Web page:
Down to Earth is an energy efficient extension to a Californian Bungalow in inner-city Melbourne. It combines two unlikely architectural expressions – the casualness and generosity of a light-weight timber clad building with the heaviness of earth construction.
The brief was for a long-term home for a family with young children with the ability to accommodate guests over longer periods of time. We added low-cost operation, current and future functionality, evolving privacy needs and future accessibility to the brief.
We believe we planned ahead by considering zoning, layout, room sizes, relationships to outside and other details that will accommodate future complexities and challenges in family life.
The new extended home is divided into four zones: children and guests in the original part, parents, communal and transitional areas in the Rammed Earth extension. Every zone has its own outdoor space. Joinery is located, considered and detailed to accommodate daily activities for both children and adults from storage of clothes, schoolbags, sports gear to electronic devices.
The original Californian Bungalow was advertised as 'quiet at the end of a cul-de-sac'. We wanted to change that. The old house is opened up to the street, the addition is oriented towards the sun and faces the original Californian Bungalow, allowing you to look at the heritage house from the new part and vice versa. I always preferred this over looking at or over a paling fence to the neighbour’s property.
The addition is modest, and its form generated by the plan. Without copying it, it uses the formal language of a Californian Bungalow with the combination of heavy and light materials and generous roofs.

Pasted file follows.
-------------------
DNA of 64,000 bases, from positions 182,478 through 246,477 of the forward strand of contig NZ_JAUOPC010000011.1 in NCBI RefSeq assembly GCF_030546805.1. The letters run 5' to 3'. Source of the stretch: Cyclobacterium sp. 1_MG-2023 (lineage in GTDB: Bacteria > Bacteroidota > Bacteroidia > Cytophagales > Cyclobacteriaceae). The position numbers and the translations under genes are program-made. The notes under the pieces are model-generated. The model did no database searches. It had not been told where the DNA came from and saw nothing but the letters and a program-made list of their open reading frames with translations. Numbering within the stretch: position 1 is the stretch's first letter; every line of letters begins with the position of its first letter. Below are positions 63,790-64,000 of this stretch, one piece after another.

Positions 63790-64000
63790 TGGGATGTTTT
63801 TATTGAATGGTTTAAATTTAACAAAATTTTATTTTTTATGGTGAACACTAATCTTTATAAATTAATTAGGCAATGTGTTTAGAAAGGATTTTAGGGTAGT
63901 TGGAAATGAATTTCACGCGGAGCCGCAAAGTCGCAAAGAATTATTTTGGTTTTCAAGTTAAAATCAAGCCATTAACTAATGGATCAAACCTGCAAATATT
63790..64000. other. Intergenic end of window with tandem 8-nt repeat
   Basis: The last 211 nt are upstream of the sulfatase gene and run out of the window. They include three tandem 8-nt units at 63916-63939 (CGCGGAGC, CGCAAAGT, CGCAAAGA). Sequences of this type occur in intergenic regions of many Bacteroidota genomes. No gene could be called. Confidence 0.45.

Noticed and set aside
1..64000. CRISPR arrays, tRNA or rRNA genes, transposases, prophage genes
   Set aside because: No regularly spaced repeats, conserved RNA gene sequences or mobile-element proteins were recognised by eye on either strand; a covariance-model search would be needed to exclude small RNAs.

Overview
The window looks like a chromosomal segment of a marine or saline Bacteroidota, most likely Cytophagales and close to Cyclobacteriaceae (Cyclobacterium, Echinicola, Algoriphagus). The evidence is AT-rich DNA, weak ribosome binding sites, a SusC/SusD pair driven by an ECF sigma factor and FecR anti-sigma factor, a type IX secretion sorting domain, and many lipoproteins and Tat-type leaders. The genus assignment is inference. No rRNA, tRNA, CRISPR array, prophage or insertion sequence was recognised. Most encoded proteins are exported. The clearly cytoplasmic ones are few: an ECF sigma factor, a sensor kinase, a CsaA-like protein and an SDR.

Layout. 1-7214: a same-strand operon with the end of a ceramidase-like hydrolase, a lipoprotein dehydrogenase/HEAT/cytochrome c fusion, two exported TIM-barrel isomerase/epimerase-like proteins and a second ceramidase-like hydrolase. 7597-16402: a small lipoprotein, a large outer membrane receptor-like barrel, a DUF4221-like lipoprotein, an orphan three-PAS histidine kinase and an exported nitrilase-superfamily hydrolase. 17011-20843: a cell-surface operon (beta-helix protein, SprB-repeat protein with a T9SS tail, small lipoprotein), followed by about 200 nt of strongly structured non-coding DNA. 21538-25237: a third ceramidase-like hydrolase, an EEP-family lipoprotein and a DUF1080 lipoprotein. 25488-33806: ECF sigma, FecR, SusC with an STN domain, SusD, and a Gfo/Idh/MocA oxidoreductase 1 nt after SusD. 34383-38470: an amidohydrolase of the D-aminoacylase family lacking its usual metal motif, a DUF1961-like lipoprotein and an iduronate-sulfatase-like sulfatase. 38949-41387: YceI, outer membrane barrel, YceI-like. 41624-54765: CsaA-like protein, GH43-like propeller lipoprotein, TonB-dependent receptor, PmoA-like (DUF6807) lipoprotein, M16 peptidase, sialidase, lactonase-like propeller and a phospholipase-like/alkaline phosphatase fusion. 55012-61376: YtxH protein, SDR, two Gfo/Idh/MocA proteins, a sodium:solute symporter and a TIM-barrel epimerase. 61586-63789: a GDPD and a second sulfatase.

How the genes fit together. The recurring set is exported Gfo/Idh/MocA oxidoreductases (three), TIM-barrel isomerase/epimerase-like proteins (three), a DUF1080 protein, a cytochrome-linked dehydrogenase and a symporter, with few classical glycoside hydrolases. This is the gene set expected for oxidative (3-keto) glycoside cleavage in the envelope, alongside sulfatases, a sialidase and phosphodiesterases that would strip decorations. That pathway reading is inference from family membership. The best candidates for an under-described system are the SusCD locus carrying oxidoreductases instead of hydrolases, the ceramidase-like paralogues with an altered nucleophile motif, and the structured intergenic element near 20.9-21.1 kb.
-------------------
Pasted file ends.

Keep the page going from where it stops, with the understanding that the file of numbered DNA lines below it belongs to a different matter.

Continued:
Passive solar design principles take precedence over all else: zoning, layout, planning, building form, material selection, solar control and details that reduce thermal bridging are key.
However, more than this, our project reflects my idea of a home: spaces as a background driver for family activities – functional, inter-connected and well-proportioned. This design goes back to personal key experiences of places and remembers not only the building features but the interactions it generates and why.
Paradoxically, the building then becomes active: different spaces are connected to allow for supervision or to stimulate conversation. Bathrooms become social, there are little nooks to accommodate daily activities and make them enjoyable.
Materials and details were chosen and developed for what they can offer: solar heat radiating from walls, natural ventilation to feel the breeze, timber posts you can lean against and benches you can jump on. And hopefully unnoticed.
Material Used :
1. Olnee Rammed Earth – Rammed Earth Walls
2. Hurford’s Shou Sugi Ban - Charred Timber
3. Corian – Kitchen run Benchtop - Design White
4. Artedomus – Kitchen Splashback - Inax Pom Ponette
5. Urban Salvage – Kitchen Island Benchtop - Recycled Blackbutt
6. Lapege – Bathroom Floor tiles - Colombino RB36
7. Signorino – Bathroom Wall tiles - Opal White
8. Urban Salvage – Bathroom Timber Lining Boards – Wormy Chestnut
9. V-ZUG – Oven - combair-steam SL CSSLZ60g
10. V-ZUG – Dishwasher - adora 60 SL GS60SLZGVi
11. Franke – Kitchen sink - ATON ANX 221 S/S LH drainer
12. Bolero – Pantry sink - BOX 210-50
13. V-ZUG – Induction cooktop - GK56TIMS
14. Bette – Bath - lux 1800x800 B3441WOB
15. Dulux – paint - Lexicon Half